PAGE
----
Fast forward through all of his suicidal chapters, Bran is now the runaway heir of the seat of House Stark. He was driven out of Winterfell by his family’s once trusted compadre, Theon Greyjoy, and decided to venture North of the Wall. Accompanied by a direwolf, an oaf, a zombie, a scrawny prophet and his hot pubescent sister who Bran dreams of boning, this band of outsiders travel to search for the Three-Eyed Crow. During this perilous journey, Bran began developing supernatural powers, such as warging, where he can jump into another living being’s consciousness and control them. But that is not the creepy part. Starving in the freezing cold, he also started developing a taste for human flesh, which he hunted by warging into his direwolf, Summer.
Against all odds, Bran succeeded in finding the Three-Eyed Crow and became his student. The Three-Eyed Crow teaches him about warging and greenseeing, the two gifts that Bran apparently possesses. It was then that Bran was fed a mysterious weirwood paste, which awakened his greenseeing abilities. The paste itself was described as being bone white in color and lined with red veins which looked remarkably like blood. After, when Bran looked for his friends, Jojen and Meera were missing.
Jojen is a greenseer. He can see the time of his death and it is told that lately he had been feeling extremely ill and depressed. Could it be that Jojen might have seen his end as the weirwood paste? Parallel it to Bran’s new fondness of human parts as food source, it would not be surprising if that was the case. But until GRRM decided to get his writing hat on and finish The Winds of Winter, we would never know.
3. Young Griff is the descendant of House Blackfyre
Fans of the series will be familiar with the tale of Gregor Clegane’s brutality when he killed the infant Aegon Targaryen. It is often recounted by various characters in the books that The Mountain murdered the infant by dashing his head against the wall, leaving an unrecognizable bloody pulp of bone, gore and hanks of fair hair. It was a widely-known whisper that Gregor himself had confirmed to be true. Therefore, when a blue-haired teenage hipster named Young Griff claimed to be the young prince in A Dance with Dragons, numerous theories started to go around like wildfire.
The theory that many have subscribed to is that this new ‘Aegon’ is not actually the son of Rhaegar Targaryen, instead being a descendant of the semi-extinct House Blackfyre. A brief history of the house tells the story of Daemon Blackfyre, the legitimized bastard son of King Aegon IV, who named the house after the legendary sword his father had bestowed him. When Aegon IV passed, Daemon started a rebellion to overthrow his half-brother, Daeron II, off the Iron Throne based on the rumors that the new king was not the son of Aegon IV. A civil war tore Westeros apart, which resulted in the death of Daemon and a body count of more than ten thousand. In years to come, two more rebellions were sparked by the exiled members of House Blackfyre, but it ended when the last male heir of the house was slain by Ser Barristan. However, the status of the female Blackfyre line remains unknown, many believing that there are still some living in Essos, which creates a strong possibility that Young Griff might be its descendant.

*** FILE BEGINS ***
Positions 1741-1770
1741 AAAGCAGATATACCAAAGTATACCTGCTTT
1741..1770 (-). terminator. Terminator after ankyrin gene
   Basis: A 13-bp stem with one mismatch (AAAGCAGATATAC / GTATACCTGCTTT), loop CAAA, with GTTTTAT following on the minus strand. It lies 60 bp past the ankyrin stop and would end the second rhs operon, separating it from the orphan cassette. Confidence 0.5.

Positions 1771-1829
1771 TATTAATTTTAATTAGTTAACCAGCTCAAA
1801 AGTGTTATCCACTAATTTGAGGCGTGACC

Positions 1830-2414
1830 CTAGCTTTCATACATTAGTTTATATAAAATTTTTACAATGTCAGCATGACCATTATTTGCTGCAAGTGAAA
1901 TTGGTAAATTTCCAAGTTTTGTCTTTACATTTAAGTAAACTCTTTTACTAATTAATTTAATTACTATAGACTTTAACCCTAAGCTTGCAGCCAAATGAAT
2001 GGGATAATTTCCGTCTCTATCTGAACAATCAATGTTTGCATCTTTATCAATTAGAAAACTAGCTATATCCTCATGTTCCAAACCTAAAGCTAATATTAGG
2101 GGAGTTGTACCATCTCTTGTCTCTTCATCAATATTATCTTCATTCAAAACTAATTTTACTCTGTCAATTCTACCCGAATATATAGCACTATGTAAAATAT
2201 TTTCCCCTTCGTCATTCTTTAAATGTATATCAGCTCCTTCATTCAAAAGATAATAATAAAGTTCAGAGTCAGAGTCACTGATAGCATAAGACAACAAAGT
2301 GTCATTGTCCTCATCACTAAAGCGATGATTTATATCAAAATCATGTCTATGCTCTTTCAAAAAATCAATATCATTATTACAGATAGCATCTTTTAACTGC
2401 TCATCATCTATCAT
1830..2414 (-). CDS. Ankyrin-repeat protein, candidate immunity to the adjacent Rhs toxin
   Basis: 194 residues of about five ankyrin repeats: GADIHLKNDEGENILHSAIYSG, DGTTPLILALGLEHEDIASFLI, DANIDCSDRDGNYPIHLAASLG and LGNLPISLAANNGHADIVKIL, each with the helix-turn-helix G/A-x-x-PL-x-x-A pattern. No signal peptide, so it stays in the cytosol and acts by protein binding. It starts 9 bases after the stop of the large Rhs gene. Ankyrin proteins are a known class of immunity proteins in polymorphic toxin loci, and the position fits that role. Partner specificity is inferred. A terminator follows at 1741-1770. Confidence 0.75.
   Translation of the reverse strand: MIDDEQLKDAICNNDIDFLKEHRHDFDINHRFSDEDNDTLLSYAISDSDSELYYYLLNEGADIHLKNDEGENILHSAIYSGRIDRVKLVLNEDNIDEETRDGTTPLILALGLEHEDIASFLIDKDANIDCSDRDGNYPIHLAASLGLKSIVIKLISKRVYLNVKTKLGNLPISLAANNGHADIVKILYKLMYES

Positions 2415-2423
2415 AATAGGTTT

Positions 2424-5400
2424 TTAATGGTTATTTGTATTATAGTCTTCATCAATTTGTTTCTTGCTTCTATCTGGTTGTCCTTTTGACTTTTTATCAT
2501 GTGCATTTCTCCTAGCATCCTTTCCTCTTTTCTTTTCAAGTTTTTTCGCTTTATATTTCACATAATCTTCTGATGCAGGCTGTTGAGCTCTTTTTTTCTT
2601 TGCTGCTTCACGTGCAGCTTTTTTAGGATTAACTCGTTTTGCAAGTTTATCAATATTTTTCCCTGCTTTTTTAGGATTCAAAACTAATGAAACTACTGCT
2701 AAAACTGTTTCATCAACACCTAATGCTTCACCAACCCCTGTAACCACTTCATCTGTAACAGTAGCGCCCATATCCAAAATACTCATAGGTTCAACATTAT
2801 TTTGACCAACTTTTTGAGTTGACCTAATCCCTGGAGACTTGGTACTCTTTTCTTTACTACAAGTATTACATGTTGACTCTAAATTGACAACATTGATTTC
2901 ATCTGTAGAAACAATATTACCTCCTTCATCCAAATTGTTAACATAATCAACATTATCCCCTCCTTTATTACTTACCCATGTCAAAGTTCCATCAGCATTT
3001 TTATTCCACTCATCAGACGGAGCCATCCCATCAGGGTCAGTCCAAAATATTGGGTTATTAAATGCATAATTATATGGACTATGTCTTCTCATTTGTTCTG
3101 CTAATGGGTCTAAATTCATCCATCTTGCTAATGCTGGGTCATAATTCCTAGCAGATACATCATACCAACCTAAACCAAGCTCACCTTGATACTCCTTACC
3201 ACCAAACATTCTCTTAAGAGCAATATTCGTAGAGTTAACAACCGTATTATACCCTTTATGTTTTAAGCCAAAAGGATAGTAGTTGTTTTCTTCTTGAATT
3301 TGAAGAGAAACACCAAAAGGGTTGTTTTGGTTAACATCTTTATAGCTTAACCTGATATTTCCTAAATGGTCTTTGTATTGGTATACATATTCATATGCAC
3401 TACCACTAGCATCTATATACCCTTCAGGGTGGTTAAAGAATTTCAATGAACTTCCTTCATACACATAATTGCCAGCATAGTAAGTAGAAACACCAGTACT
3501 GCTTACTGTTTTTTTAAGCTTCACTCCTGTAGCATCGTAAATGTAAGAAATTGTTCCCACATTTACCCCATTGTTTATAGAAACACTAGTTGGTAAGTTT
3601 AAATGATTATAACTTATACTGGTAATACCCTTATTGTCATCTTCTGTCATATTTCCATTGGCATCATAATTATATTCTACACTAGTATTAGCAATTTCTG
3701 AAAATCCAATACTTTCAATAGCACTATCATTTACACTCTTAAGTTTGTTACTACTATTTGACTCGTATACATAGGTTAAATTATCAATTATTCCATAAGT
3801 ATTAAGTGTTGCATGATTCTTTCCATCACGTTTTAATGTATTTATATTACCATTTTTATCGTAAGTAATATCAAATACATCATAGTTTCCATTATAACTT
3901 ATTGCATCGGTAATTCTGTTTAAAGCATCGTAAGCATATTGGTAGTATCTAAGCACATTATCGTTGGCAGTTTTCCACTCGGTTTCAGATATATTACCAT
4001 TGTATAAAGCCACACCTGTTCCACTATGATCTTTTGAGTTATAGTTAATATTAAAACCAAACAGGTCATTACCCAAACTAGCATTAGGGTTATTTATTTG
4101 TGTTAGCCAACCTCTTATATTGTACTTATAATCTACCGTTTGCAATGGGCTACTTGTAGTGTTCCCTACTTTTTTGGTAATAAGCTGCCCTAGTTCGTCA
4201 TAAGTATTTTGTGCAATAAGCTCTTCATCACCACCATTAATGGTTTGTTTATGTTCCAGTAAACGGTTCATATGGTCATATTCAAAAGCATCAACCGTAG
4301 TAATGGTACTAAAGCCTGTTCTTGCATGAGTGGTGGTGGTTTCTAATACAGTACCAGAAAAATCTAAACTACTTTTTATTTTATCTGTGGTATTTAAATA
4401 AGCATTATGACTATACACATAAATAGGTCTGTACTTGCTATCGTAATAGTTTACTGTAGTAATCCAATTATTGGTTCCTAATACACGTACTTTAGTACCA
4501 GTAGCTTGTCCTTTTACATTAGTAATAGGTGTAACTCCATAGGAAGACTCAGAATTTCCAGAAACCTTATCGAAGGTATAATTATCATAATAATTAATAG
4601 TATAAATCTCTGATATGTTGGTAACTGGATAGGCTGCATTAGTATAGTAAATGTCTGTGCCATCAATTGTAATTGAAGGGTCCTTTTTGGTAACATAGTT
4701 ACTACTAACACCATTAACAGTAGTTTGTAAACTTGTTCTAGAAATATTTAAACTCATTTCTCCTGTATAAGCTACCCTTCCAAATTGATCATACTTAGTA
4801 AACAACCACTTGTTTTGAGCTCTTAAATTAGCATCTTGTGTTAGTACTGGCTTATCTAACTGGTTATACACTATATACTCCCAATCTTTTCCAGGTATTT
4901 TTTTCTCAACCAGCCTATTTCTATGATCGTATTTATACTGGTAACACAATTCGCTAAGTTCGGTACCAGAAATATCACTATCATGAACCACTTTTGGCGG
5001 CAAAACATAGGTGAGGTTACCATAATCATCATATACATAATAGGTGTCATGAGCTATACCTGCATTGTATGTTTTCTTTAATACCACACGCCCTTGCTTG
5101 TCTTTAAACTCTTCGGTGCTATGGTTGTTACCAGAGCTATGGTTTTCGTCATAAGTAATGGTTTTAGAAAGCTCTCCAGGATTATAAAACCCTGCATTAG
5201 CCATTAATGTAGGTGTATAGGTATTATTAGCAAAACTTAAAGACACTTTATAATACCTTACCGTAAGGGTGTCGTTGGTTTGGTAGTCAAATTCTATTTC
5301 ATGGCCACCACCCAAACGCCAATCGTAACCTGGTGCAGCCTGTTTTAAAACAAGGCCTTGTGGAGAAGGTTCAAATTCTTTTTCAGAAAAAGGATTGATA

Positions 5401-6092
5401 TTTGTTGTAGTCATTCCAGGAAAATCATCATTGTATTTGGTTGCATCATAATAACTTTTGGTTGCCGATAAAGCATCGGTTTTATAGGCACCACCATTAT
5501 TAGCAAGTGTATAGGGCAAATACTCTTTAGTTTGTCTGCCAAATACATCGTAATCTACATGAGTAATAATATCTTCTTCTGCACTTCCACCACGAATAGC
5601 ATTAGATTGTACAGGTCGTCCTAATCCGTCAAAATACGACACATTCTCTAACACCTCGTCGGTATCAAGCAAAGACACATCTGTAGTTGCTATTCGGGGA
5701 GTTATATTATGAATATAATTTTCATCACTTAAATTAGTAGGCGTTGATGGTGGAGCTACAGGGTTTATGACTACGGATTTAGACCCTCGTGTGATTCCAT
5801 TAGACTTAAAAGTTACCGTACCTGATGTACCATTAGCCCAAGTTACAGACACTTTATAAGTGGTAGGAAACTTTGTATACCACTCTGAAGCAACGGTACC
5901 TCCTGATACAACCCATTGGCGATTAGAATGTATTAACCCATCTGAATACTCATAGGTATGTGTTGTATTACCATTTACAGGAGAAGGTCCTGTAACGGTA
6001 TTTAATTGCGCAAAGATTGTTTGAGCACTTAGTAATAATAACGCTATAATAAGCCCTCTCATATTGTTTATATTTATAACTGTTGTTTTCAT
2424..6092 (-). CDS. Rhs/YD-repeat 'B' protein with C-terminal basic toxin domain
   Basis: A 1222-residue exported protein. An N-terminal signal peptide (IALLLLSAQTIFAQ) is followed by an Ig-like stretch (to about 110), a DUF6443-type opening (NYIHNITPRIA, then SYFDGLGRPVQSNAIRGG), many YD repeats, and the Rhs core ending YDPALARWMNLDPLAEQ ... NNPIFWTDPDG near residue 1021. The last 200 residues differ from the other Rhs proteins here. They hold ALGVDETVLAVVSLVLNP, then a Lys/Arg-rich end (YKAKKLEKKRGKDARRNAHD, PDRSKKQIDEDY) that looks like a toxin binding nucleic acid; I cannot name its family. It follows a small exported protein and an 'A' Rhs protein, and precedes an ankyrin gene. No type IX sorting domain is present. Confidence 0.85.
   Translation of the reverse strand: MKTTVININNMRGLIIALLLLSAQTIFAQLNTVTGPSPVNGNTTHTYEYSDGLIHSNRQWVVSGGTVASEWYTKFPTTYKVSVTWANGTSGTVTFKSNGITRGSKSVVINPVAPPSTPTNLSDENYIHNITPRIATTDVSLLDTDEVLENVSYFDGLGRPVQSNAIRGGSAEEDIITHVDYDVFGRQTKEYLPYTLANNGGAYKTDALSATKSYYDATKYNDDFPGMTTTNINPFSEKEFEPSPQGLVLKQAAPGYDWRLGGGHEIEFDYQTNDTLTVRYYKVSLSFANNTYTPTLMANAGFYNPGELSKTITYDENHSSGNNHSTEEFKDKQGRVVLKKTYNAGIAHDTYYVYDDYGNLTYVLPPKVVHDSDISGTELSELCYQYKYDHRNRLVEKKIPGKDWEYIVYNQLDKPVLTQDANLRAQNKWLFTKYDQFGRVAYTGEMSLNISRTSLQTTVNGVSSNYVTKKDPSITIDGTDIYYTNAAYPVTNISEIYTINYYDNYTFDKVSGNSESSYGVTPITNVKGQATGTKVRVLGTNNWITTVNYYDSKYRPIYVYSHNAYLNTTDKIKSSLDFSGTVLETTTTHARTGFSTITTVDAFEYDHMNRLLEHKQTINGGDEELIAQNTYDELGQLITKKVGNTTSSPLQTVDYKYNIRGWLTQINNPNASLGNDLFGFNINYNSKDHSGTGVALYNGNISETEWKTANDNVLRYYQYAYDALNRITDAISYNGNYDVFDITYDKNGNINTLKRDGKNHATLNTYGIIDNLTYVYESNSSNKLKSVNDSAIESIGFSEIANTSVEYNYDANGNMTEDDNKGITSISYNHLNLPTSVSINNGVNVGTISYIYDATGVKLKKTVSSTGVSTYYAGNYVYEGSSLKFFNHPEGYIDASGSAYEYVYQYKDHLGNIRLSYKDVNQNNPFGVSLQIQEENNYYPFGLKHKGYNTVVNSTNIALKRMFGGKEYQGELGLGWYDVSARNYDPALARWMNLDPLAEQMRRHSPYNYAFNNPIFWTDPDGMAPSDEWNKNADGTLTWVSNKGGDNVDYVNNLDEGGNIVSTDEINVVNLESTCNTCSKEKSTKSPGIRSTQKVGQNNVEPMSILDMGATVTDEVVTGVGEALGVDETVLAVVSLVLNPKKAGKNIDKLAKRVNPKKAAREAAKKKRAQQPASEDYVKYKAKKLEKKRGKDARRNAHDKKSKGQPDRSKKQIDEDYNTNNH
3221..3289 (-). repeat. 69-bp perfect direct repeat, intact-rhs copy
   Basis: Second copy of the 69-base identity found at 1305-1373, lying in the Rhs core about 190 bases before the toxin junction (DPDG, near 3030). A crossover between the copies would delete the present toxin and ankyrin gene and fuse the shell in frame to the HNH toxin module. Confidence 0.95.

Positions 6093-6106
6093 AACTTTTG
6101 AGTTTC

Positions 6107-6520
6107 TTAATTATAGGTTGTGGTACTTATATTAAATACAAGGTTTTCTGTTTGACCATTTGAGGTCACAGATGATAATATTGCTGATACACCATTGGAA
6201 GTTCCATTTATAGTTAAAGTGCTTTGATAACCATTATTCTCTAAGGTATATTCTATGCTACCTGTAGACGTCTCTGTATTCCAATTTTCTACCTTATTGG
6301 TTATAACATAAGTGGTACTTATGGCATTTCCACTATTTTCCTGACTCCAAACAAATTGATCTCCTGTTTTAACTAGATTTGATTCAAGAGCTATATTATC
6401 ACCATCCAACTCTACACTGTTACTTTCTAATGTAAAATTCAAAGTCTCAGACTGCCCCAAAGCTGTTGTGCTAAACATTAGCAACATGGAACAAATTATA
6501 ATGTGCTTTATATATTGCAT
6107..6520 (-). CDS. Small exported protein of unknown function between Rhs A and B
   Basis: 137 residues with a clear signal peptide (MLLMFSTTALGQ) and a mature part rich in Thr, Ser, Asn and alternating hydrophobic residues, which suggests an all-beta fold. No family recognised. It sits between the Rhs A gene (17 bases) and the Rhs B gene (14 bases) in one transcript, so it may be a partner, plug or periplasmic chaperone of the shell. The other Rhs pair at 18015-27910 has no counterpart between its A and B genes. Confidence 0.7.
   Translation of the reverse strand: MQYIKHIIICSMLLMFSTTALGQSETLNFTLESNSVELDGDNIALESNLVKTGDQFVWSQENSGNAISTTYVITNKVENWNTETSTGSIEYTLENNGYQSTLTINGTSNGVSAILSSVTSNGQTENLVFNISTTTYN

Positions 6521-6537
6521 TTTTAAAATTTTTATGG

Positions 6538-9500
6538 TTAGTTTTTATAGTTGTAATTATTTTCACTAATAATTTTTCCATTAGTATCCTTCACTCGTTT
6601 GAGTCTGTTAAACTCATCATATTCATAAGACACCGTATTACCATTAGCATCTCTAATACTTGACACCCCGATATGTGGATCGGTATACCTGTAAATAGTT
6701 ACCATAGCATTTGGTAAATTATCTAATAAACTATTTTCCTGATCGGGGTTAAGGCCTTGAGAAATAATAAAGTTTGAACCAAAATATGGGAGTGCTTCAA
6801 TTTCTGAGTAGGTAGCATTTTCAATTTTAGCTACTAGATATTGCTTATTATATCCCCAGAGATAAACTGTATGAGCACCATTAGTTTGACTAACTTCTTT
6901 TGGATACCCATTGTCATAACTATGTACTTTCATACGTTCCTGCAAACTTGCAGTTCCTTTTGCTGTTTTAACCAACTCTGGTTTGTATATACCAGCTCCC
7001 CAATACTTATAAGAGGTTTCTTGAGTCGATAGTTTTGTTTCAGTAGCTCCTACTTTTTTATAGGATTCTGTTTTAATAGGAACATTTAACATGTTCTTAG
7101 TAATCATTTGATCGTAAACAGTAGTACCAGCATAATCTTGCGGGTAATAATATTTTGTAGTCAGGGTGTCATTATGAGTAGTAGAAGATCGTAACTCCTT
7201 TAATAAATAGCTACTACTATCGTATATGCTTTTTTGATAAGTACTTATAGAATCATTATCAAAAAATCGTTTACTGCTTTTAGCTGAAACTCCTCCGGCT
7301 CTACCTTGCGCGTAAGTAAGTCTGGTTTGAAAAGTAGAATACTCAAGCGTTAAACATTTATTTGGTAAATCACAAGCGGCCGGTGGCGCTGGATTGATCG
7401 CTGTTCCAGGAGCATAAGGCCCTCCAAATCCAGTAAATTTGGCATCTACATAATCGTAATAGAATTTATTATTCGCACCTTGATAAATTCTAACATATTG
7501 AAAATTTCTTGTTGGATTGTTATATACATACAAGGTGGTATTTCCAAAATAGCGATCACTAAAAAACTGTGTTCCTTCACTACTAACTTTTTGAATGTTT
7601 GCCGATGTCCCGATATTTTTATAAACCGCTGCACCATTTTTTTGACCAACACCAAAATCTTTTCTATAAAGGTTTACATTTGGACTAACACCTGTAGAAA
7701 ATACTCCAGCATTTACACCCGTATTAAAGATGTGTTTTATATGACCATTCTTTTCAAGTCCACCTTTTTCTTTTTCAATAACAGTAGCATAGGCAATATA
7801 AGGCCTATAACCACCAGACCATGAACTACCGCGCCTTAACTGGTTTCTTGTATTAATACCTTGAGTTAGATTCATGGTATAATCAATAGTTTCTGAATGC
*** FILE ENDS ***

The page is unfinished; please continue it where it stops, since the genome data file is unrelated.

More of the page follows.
The explanation that is given in the books is that Varys had swapped the infant Aegon with a tanner’s son for a jug of Arbor Gold. The real Aegon was spirited away to safety while the poor man’s baby got savagely killed by Gregor Clegane. However it is important to note that in a series full of unreliable narrators, Varys is probably the last person to be trusted. Various fan theories indicate that Varys might be a Blackfyre descendant himself and that he is the brother of Serra, a Lysene prostitute with silver-streaked hair who was married to Illyrio Mopatis, and Aegon is in fact Illyrio’s son with Serra. Though it might be painful to think of the grossly gargantuan Illyrio as a breeder, we see that Tyrion was given elaborate boy’s garb when he stayed at Illyrio’s manse. The clothes that might have once belonged to Young Griff.
Additionally, this theory is supported by Quaithe’s warning to Daenerys to beware of ‘the mummer’s dragon’. This can be interpreted as Aegon being a fake, or the fact that Varys was a mummer and master actor in his youth. Either way, if Aegon and Varys turn out to be Blackfyre descendants, it would actually give Varys a better motif for his various slimy acts in trying to wreck havoc between the lords of the Seven Kingdoms, which is to exact vengeance for his fallen house.
Also, let’s be honest, baby swapping is an extremely lazy explanation.